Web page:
In 1914, just 16 teams played major league baseball, “America’s pastime,” and manufacturing jobs brought in an average of 53 cents an hour in wages. More Americans lived in rural areas than in cities and towns, and a third of the population was younger than 15 years old. 

Read more: Austin WWI exhibit shows how U.S peace turned to near anarchy


Number, please? 'Hello Girls' answered the call in World War I 

By Richard Cowen
via the North Jersey Record (NJ) newspaper web site

Grace Banker served in some very high places during World War I. For 20 months, she lived like a soldier at a time when the Army didn't allow women in the ranks.

She wore a U.S. Army uniform with three stripes on her sleeve and carried a helmet and a gas mask to the front lines in France. And like any soldier, Banker had to keep her cool under fire, working the switchboard at Gen. John Pershing's headquarters amid the thunder of artillery shelling.Grace BankerGrace BankerPassaic cenotaphThe Cenotaph in Armory Park in Passaic.

In France, she learned to fire a pistol — just in case. And when Pershing led the American Expeditionary Forces through a showdown with the Germans at the Battle of the Meuse-Argonne, Banker was with him, keeping the lines of communication open in the closing campaign of the war.

True to the cause, the Passaic resident didn't come home right away when the war ended in November of 1918. Banker went to Paris to operate the switchboard at President Woodrow Wilson's residence during negotiations for the Treaty of Versailles, which set down the terms of the new peace.

Banker was one of 223 women who volunteered for the U.S. Army Signal Corps as telephone switchboard operators. The newspapers dubbed them "The Hello Girls" — a moniker that many of them disliked, but one that stuck.

"She was an extraordinary daughter from Passaic who went on the world stage," said Mark Auerbach, the city historian. "The telephone was the cutting-edge technology of its time, and good communications saved many lives."

Five years after the war, on Memorial Day in 1924, Banker donned her Army uniform and stood with Pershing when he came to Passaic to dedicate the Cenotaph in honor of World War I soldiers that stands in Armory Park. Around the same time, Banker married and moved out of Passaic to Scarsdale, New York, packing her uniform, helmet and gas mask into a trunk and taking it with her. 

Banker settled down and raised a family in Scarsdale, and her story seemed all but lost to history.

Recently, Banker's granddaughter, Carolyn Timbie, came to Passaic with her husband, Dustin, to see the house at 227 Van Houten Ave. where Banker grew up. Timbie never met her grandmother, but she has spent much of her time piecing together the story and came to Passaic wanting to know more.

"My grandmother was an amazing woman," said Timbie, who lives in New Hampshire. "She was intelligent, and independent-minded. I think she figured, 'I'm going to do my bit to help win the war.' "

Read more: Number, please? 'Hello Girls' answered the call in World War I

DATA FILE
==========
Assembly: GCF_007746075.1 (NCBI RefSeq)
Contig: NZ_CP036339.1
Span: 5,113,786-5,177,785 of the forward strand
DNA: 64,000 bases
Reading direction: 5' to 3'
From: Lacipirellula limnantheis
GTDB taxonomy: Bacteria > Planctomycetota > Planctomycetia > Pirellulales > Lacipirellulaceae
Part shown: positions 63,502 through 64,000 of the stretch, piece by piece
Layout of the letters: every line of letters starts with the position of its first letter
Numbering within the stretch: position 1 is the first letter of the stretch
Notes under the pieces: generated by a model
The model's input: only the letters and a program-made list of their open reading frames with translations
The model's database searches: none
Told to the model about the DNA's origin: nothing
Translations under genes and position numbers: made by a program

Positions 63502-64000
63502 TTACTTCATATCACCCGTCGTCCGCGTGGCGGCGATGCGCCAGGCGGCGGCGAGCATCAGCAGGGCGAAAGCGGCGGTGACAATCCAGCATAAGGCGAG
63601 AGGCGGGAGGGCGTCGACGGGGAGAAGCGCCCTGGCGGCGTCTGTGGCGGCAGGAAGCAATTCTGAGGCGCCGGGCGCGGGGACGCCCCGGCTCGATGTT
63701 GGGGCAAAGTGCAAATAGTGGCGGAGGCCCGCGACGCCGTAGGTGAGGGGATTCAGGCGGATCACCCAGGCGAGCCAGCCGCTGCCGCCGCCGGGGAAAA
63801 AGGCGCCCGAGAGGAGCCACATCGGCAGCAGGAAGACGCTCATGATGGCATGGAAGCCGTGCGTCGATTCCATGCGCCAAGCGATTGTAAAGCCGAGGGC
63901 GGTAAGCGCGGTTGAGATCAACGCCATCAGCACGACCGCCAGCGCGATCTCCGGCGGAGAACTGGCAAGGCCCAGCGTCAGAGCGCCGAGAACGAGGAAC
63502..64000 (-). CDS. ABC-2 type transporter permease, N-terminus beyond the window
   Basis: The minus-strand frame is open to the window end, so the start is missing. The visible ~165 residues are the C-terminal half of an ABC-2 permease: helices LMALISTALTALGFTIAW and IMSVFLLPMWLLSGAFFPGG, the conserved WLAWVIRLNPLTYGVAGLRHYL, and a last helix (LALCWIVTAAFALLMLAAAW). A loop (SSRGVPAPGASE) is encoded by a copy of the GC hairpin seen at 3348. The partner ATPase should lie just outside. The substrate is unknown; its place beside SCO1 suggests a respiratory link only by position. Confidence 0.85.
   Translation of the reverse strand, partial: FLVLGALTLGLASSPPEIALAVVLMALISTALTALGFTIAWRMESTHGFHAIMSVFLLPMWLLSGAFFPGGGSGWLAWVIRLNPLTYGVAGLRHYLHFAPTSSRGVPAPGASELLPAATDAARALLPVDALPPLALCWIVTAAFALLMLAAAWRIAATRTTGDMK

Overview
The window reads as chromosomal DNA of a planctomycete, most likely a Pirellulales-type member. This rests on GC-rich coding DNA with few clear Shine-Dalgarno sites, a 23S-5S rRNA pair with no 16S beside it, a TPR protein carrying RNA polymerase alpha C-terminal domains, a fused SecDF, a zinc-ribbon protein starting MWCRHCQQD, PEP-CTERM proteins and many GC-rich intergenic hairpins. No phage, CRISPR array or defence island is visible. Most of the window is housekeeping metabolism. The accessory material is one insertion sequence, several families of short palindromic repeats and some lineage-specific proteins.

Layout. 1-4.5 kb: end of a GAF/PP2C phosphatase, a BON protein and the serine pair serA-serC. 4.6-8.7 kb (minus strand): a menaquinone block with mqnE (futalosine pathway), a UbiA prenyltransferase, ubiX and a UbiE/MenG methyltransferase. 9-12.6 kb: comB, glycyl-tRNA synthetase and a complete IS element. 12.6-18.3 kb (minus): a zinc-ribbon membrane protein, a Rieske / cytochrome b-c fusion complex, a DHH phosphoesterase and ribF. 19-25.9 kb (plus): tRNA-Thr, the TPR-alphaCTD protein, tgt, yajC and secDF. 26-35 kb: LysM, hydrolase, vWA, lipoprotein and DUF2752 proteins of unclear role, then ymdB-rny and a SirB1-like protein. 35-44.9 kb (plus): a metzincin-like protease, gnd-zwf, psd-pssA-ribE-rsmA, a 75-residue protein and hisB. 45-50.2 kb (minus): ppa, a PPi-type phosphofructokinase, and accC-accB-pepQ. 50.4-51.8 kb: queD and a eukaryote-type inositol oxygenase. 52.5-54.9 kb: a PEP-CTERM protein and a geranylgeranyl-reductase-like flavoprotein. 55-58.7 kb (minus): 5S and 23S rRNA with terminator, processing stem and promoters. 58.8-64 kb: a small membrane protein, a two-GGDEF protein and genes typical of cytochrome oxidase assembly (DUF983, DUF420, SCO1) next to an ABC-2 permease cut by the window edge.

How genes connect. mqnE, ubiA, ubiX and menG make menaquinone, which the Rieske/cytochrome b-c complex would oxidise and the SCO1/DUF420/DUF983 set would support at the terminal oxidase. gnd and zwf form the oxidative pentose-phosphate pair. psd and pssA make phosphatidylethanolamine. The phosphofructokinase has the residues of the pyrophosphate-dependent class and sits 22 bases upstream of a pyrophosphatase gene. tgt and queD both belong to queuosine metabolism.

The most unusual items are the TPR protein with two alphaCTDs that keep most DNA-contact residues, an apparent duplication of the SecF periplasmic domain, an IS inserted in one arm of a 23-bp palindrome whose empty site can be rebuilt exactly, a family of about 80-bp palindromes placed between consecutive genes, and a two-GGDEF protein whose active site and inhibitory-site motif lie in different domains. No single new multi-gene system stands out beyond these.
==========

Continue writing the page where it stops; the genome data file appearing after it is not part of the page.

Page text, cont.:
20190628 182651David Hamon, the WW1CC's Military/Veteran Liaison, accepts a check for $1,700 from Elizabeth Kraatz, from the Lucinda Hinsdale Stone DAR Chapter Kalamazoo MI. Ceremony took place last week at the DAR Continental Congress in Washington, DC.

An Extraordinary Community Project Leads to a Special Donation from the Lucinda Hinsdale Stone Chapter of the DAR 

By Chris Isleib
Director of Public Affairs, United States World War One Centennial Commission

Our effort to build the new National World War I Memorial in Washington, DC has brought us partners from many different parts of the country, and from many different groups of people. The stories they bring to us are extraordinary -- their personal/historic ties to World War I, their belief in remembering our veterans, their commitment to giving the lessons to future generations. Among the most extraordinary stories of support comes to us from Kalamazoo County, Michigan -- specifically from the Lucinda Hinsdale Stone Chapter of the Daughters of the American Revolution. Their members created a special project to mark the centennial of the end of World War I. As part of that project, they included a fundraiser aimed at helping build out memorial in the nation's capital. We had the opportunity to speak to Elizabeth Kraatz, Vice Regent of the Lucinda Hinsdale Stone Chapter, to hear the full story.

Tell us about this special donation to the new National WWI Memorial. Who is your organization, How did it come about, who helped to put it together, who contributed?

The Lucinda Hinsdale Stone Chapter is the Daughters of the American Revolution (DAR) chapter in Kalamazoo County, Michigan. Founded in 1890, the DAR is a non-profit, non-political volunteer women's service organization. We're open to any woman 18 years or older -- regardless of race, religion, or ethnic background -- who can prove lineal descent from a patriot of the American Revolution. The DAR is the world’s largest women’s service organization. Our objectives are Historic Preservation, Education, and Patriotism. One of the ways that we preserve our country's history is to commemorate historic events, such as the centennial of the First World War.